All of us have personality features that make us who we are—and even those with narcissistic traits don’t necessarily have a personality disorder. But under stress our worst often comes to the surface—and there can be a lot of stress in relationships, so love can indeed go wrong when someone does have a narcissistic personality disorder. These people feel easily slighted, have a sense of entitlement, and have little regard for others feelings. And narcissistic love is about doing what you are told…and being owned. All is well when you are seen as an extension of them, and do as they desire…but rage, and a dangerous rage, can be the consequence of such acts of treachery as leaving them.

In DANGEROUS TO KNOW I explore this when Natalie tries to help her research supervisor, charming Associate Professor Frank Moreton, deal with the grief of his first wife. She quickly finds herself involved in a family with secrets and the threads of narcissism run deep, back to the patriarchal grandfather.

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Mystery Thriller Week Feb 12th-22nd


Put this is your diaries!

Is Love a Killer?

February 14th midday-1pm EST (New York) Time

Anne Buist, author of Medea’s Curse and Dangerous to Know, and Forensic Psychiatrist will talk about what happens when love goes wrong…how better to spend Valentine’s Day…

Stalking and obsession: he’s reading you wrong and really thinks telling him to f*k off is you playing hard to get…mad (psychosis?) or just plain bad?

A parent’s love: unconditional and pure, isn’t it? Then why did Medea kill her two sons? Why is there an infanticide law in some countries? Why do men kill themselves and their children…and sometimes their wives too?

Narcissistic Love: when he/she just won’t let you go…because they own you and you owe them…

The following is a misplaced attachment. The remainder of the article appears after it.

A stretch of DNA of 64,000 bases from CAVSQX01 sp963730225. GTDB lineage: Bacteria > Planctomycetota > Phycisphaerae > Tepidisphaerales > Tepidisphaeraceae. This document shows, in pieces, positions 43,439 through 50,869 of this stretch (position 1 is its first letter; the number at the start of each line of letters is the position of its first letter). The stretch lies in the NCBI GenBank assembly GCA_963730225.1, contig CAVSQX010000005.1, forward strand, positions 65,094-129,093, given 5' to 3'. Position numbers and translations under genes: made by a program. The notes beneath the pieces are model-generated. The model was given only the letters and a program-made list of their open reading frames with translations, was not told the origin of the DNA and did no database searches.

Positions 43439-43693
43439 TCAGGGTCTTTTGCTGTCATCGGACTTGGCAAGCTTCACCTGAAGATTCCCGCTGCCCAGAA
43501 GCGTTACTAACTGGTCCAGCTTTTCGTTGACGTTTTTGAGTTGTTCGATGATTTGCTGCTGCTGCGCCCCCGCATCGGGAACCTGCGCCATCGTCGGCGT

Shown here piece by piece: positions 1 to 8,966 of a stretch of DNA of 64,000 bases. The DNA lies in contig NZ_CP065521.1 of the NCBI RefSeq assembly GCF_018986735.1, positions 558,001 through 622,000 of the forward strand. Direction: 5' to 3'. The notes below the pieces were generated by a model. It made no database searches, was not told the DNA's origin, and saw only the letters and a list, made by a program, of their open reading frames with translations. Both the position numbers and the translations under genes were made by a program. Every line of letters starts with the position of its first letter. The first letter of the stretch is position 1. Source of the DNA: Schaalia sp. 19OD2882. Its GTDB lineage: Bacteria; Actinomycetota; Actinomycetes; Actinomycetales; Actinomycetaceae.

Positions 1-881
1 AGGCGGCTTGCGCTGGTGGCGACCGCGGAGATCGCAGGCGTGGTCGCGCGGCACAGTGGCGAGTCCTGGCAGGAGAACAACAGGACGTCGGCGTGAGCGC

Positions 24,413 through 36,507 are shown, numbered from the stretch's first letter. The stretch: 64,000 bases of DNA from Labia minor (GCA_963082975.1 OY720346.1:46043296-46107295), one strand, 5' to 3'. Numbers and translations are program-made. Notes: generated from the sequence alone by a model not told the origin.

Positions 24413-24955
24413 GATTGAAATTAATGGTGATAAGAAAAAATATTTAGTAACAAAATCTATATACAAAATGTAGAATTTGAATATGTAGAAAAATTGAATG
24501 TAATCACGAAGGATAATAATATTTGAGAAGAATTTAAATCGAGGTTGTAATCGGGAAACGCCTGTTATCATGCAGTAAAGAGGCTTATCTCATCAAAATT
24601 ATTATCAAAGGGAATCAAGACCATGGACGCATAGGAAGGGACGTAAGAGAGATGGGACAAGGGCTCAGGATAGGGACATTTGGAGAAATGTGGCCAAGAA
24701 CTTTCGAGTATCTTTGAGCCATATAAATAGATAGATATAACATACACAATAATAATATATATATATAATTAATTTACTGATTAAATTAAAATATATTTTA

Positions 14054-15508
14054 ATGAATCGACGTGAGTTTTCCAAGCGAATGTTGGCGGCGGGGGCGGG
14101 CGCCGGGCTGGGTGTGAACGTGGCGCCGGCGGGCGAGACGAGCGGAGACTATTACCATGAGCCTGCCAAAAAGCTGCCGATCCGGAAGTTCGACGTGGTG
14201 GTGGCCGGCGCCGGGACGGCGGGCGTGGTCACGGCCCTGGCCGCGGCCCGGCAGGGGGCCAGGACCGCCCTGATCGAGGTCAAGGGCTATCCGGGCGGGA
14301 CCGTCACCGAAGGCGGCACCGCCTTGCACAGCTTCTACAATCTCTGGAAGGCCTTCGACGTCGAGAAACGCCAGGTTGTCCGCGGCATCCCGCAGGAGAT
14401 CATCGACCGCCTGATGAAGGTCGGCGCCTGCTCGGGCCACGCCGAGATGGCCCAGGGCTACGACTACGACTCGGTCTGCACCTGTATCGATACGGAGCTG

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My Book Highlights and Awards – 2016

As 2016 draws to a close, even if I didn’t want to be reminded of it, FB ensures I am—to music! Not Prince, Cohen’s or Bowie’s, which might have been apt.

My year was busy! As the photos change (please share this says FB…really?) I wonder how I fitted it all in; Dangerous to Know came out in Australia, Medea’s Curse in London. Book events in Australia, UK and Sharjah (and a few others as I tagged along with my husband). Plenty of frequent flyer points…which we’ll use up for the family holiday in France next year (which will also be the time of Dangerous to Know coming out in UK).

At this time of year lots of people are coming out with their top reads for 2016 so I thought I’d do mine, along with some other highs…and lows. I’ve been writing not one but two books (due out 2017) so I haven’t read maybe as many as usual, but still over 100, probably 150, to choose from. So here goes.

Top Book

The impossible question. What criteria? The one I couldn’t put down, can’t forget, had the best writing or best characters or best plot? I have only just realized I’ve not read Tana French’s latest book which is likely to tick all of these boxes (how the hell did I miss it?) – if so it would most likely been that. I may still finish it before the year is over and have to change this post!